XCOM: Chimera Squad is basically everything I could have ever wanted from an evolution of the franchise. Individual characters matter more than ever thanks to unique abilities and the on-the-ground urban combat is a fresh change of pace from XCOM 2’s “the world is ending” scenarios. The only thing holding it back is a level of technical jankiness that won’t exactly surprise anyone, but did disappoint.
The premise of the game is relatively simple: in the wake of XCOM 2’s events, the world is trying to heal years later, and that includes a melting pot of a city for aliens, humans, and hybrids alike called City 31. The eponymous Chimera Squad, which is made up of all three kinds of recruits, is assigned to the city and generally tasked with lowering unrest and preventing anarchy. By and large, this means investigating several nefarious factions as they look to upset the tenuous status quo.
Mechanically speaking, the changes from XCOM 2 to XCOM: Chimera Squad are significant, though it still uses a baseline version of everything from the previous game and should be fairly familiar to veterans. Combat now begins with a new “breach” mode where players decide where and how their characters should enter an encounter, with various bonuses or penalties applied, and it makes for a pulse-pounding start to what has historically been a spooky, quiet beginning to modern XCOM encounters.
Beyond the aforementioned unique units, the other biggest change is the fact that turns are now interleaved such that one faction no longer goes all at once. While it can absolutely be frustrating to play against, and players will likely find themselves taking far more damage than they might at first suspect, the new turns allow for a far deeper and more satisfying level of strategic play. Do you make a beeline for the objective, or do you try to take out the next enemy in the turn order to provide a longer string of uninterrupted actions? Add to this the ability to bring one teammate's action to the front of the line once per mission, among other turn-shuffling options, and there’s plenty to consider at every step that truly impacts the way you play.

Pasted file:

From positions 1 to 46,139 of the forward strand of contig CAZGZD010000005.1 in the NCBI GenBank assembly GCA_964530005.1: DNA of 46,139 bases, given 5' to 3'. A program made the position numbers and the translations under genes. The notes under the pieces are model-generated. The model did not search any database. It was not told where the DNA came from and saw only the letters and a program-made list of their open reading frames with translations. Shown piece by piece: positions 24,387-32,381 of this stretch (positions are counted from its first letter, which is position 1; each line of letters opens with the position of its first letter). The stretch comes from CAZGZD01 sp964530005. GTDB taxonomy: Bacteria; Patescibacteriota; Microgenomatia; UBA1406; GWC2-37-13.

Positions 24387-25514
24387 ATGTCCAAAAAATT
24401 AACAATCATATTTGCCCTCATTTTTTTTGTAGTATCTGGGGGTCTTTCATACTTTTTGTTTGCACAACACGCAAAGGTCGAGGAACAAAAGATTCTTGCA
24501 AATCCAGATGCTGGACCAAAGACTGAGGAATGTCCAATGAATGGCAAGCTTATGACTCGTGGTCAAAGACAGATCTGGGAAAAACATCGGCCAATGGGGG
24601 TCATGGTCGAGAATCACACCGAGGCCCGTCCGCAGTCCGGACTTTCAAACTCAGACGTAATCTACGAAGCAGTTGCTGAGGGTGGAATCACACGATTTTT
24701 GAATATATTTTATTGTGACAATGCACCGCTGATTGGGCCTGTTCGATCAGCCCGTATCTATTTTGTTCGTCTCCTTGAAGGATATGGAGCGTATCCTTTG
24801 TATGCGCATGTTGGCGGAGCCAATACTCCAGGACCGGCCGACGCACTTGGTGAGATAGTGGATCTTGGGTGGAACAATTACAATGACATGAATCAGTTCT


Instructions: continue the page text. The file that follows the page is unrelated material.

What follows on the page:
If it sounds like I’m being overwhelmingly positive about the game, it’s because I am. The modern XCOM games are far up on the list of my favorite games, and XCOM: Chimera Squad takes that and really nails some essential upgrades. Nothing introduced here, from personality-based squads to breaching to the new turn order, should be excluded from future entries because of how well it works. Which is why it’s such a bummer that my experience was plagued with minor technical annoyances.
On more than one occasion, the actual breaching of a location encountered several hiccups from the very start. The actual mechanics of it all worked fine, but the animation and user interface had trouble keeping up with what I was doing from one second to the next as I cycled through possible targets. In one instance, trying to pick a different target somehow landed me with an entirely different point of view as if I’d swapped characters. And, while unrelated to breaching itself, I’m still not entirely sure how I managed to get stuck behind a table during a mission to the point where enemies had to destroy my cover before I could move.
It’s all just a bit clunky, in general. Nothing is quite as easy to get done as it could be. Swapping loadouts from one character to another is a chore, despite the fact that the game encourages said swapping on the regular by injuring folks, providing certain bonuses for bringing along specific characters, and so on.
XCOM: Chimera Squad is by no means perfect, but a lot of what made my experience with it frustrating are the sort of things that are likely to get patched at some point in the future. Still, the vibrant worldbuilding and refreshed combat and strategy layer make for an exceedingly delightful time, and it’s hard not to recommend folks at least give it a shot if they’ve ever been interested in strategy games.0comments
Rating: 4 out of 5
XCOM: Chimera Squad is set to release for PC via Steam tomorrow, April 24th, for $19.99. A PC review code was provided by the publisher for the purpose of this review.